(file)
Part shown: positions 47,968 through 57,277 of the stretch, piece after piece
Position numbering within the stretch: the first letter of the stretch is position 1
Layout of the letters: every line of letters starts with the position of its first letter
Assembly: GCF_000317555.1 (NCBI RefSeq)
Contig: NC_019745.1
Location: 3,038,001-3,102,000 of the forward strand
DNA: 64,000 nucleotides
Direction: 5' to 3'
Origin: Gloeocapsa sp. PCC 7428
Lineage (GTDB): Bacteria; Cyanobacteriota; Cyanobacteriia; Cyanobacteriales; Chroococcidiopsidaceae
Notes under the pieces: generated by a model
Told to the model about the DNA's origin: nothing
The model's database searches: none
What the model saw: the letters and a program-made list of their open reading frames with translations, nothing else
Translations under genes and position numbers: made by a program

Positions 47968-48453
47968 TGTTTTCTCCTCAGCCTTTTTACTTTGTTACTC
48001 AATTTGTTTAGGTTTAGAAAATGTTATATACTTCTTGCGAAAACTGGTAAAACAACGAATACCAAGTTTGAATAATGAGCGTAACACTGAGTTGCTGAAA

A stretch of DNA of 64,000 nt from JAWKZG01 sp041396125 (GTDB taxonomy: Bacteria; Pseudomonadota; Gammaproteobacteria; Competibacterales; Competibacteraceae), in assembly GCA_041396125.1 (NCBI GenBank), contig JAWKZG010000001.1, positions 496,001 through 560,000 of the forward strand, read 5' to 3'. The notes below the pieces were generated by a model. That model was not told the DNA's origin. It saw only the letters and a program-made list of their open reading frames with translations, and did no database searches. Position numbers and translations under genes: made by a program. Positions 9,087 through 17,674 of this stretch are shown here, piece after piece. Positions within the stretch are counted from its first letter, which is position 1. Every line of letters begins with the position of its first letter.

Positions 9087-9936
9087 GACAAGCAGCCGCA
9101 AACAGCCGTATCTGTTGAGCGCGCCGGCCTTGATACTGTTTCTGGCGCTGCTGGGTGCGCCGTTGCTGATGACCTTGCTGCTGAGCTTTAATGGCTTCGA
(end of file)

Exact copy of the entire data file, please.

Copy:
Part shown: positions 47,968 through 57,277 of the stretch, piece after piece
Position numbering within the stretch: the first letter of the stretch is position 1
Layout of the letters: every line of letters starts with the position of its first letter
Assembly: GCF_000317555.1 (NCBI RefSeq)
Contig: NC_019745.1
Location: 3,038,001-3,102,000 of the forward strand
DNA: 64,000 nucleotides
Direction: 5' to 3'
Origin: Gloeocapsa sp. PCC 7428
Lineage (GTDB): Bacteria; Cyanobacteriota; Cyanobacteriia; Cyanobacteriales; Chroococcidiopsidaceae
Notes under the pieces: generated by a model
Told to the model about the DNA's origin: nothing
The model's database searches: none
What the model saw: the letters and a program-made list of their open reading frames with translations, nothing else
Translations under genes and position numbers: made by a program

Positions 47968-48453
47968 TGTTTTCTCCTCAGCCTTTTTACTTTGTTACTC
48001 AATTTGTTTAGGTTTAGAAAATGTTATATACTTCTTGCGAAAACTGGTAAAACAACGAATACCAAGTTTGAATAATGAGCGTAACACTGAGTTGCTGAAA

A stretch of DNA of 64,000 nt from JAWKZG01 sp041396125 (GTDB taxonomy: Bacteria; Pseudomonadota; Gammaproteobacteria; Competibacterales; Competibacteraceae), in assembly GCA_041396125.1 (NCBI GenBank), contig JAWKZG010000001.1, positions 496,001 through 560,000 of the forward strand, read 5' to 3'. The notes below the pieces were generated by a model. That model was not told the DNA's origin. It saw only the letters and a program-made list of their open reading frames with translations, and did no database searches. Position numbers and translations under genes: made by a program. Positions 9,087 through 17,674 of this stretch are shown here, piece after piece. Positions within the stretch are counted from its first letter, which is position 1. Every line of letters begins with the position of its first letter.

Positions 9087-9936
9087 GACAAGCAGCCGCA
9101 AACAGCCGTATCTGTTGAGCGCGCCGGCCTTGATACTGTTTCTGGCGCTGCTGGGTGCGCCGTTGCTGATGACCTTGCTGCTGAGCTTTAATGGCTTCGA